When the Northern Territory’s strict coronavirus travel restrictions slowed passing trade to a trickle, a Top End roadhouse decided it was time to try something new.
The Dunmarra Wayside Inn, 315 kilometres south of Katherine, is owned by pilot Gary Frost.
Most of the surrounding cattle stations were now in lockdown – so he had little choice but to take to the skies to keep the locals in high spirits.
“Nobody can go anywhere, they’re limited to how they get their supplies and refreshments,” Mr Frost said.
“We thought we might do something to help them out a little bit.
“We make pizzas at Dunmarra roadhouse anyway, so we thought we would get all the pizzas together and see if they were interested, if we can fly them out, so they don’t have to leave the properties.”
‘A friendly gesture’
Hot food and alcohol has already been delivered to stations within a 100 kilometre radius of the roadhouse, with plans to extend the once-a-week service to properties up to 400 kilometres away.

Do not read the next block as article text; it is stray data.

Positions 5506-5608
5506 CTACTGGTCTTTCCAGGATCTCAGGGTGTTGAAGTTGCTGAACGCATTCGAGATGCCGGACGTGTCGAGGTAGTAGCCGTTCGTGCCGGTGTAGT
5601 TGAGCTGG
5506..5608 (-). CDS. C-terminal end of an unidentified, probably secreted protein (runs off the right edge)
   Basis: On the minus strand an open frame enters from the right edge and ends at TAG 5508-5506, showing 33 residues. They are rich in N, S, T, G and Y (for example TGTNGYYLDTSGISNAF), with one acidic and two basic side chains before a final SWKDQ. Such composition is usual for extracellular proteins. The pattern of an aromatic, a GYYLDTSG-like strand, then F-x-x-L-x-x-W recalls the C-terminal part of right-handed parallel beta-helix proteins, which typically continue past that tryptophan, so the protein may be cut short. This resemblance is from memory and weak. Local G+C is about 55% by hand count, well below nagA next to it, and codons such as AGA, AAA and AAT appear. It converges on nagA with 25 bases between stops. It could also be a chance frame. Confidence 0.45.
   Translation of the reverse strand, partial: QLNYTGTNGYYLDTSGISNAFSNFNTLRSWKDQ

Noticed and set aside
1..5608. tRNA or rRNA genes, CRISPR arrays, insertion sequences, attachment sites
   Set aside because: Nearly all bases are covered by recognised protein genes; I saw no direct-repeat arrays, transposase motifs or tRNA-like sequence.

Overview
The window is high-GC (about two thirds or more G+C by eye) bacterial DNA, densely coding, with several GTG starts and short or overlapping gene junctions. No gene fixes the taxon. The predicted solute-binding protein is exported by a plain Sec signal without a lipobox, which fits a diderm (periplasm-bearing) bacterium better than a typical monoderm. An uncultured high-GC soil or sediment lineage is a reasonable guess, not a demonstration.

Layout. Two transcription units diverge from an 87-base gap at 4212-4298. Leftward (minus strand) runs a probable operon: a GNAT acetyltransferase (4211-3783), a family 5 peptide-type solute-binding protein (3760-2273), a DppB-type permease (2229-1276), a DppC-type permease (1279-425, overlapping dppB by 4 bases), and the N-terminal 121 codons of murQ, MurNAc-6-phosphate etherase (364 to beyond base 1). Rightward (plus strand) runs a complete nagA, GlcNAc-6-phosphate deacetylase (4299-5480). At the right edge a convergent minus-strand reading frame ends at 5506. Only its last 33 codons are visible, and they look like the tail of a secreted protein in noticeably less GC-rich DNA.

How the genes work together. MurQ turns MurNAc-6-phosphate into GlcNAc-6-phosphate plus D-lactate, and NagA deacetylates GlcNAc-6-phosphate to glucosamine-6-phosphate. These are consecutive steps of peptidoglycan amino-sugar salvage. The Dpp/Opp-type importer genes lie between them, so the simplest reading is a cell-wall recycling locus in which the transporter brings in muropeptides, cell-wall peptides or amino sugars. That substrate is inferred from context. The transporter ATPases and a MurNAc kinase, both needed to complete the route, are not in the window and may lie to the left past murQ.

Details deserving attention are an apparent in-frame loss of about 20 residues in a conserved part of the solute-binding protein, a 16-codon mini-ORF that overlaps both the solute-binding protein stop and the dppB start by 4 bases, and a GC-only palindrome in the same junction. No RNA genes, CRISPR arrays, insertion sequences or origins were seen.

With prices remaining the same as in-house orders, the idea has been well received.
“We’ve been getting quite a good response actually – everybody is quite excited about it,” Mr Frost said.
“Its something unique I suppose, I don’t know of anyone else who has ever done it probably in the world, as far as I could research.
“I suppose the cost of it is prohibitive as a commercial venture, but we’re not doing it as a commercial venture.
“We’re just doing it as a friendly gesture to try and help people out and create the right atmosphere.”
The takeaway products, along with mailbags for the stations, are delivered in a fixed-wing plane, which has plenty of room for the extra cargo.
Mr Frost said he was also willing to throw a few extra toilet rolls in the back, if needed.
“As long as they don’t come loose in the back of the plane, that’s all right,” he said.